Edited for the differences portion of the question:
For the most part, TKD is TKD is TKD. A front kick in WTF looks like a front kick in ITF looks like a front kick in ATA, etc. Differences in execution are relatively minor, even if you go from TKD to a Karate flavor, the techniques are pretty much the same. The differences between TKD and Karate are the emphases placed on various techniques. TKD in general tends to favor more leg techniques and less hands, while Karate is more towards the hands. Where the TKD flavors differ majorly is in forms and tournament sparring rules. WTF uses TaeGuk, ITF uses Palgue, ATA uses Songahm form sets, WTF sparring requires a fairly heavy hit while ATA sparring is light contact. It's not a huge difference in the tools, but in the application of said tools.
There is a chance that Karate could be included in the Olympics. Golf and Rugby are on the slate for the 2016 Rio Olympics. They changed the rules slightly, in that there are 25 "Core" sports, and room for 3 rotating sports. The rotating sports can be included or removed from the program by a simply 2/3 majority vote among IOC voting members.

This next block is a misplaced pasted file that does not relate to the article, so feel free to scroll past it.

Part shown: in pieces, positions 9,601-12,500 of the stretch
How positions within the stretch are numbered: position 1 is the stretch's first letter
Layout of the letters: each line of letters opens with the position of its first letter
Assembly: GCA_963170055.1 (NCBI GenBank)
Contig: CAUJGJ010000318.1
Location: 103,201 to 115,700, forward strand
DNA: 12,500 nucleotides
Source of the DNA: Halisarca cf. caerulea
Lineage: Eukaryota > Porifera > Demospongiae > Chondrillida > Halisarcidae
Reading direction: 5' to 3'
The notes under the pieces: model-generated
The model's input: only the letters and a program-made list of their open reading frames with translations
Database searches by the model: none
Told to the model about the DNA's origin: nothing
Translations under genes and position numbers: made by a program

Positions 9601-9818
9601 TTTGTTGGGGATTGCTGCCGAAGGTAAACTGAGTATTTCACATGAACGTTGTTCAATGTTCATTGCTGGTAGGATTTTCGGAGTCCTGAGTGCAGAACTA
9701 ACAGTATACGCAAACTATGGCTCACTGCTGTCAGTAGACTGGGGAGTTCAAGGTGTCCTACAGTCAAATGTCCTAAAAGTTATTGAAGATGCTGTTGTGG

After each Olympics, the IOC gets together and decides the inclusion or exclusion of sports, which is where the lobbying and confirmation of Olympic eligibility and all of that occurs. It's covered in Chapter 5 of the Olympic Charter (Last revision in 2010 or 2011, IIRC.) I think the earliest karate could be included now would be the 2020 Games.
Where I would see Karate being different from TKD, and thus meriting inclusion is if they modeled it after a NASKA event, and had such things as creative/extreme forms, breaking and weapons competitions.
As far as the differences in techniques, remember that you are seeing a limited set of techniques that are designed to score points according to the rules. (Like boxing, that uses head gear for Olympic bouts.) TKD schools do teach the other techniques, but it's hard to score points in WTF style sparring using those techniques, so you rarely see them in competition. In that sense, yes, there is a divergence. You can find WTF tournament schools that place a heavy emphasis on tournament styles, and "traditional" TKD schools that don't support tournaments much and place a different emphasis on techniques used.
One interesting rule change for Olympic TKD (In the whole anti-concussion movement in sports in general) is that head contact now only has to make contact to score a point, which is a big downgrade from the contact needed previously. I have not found whether this change is in effect for the Olympics only, or if it will be continued after the Games are over.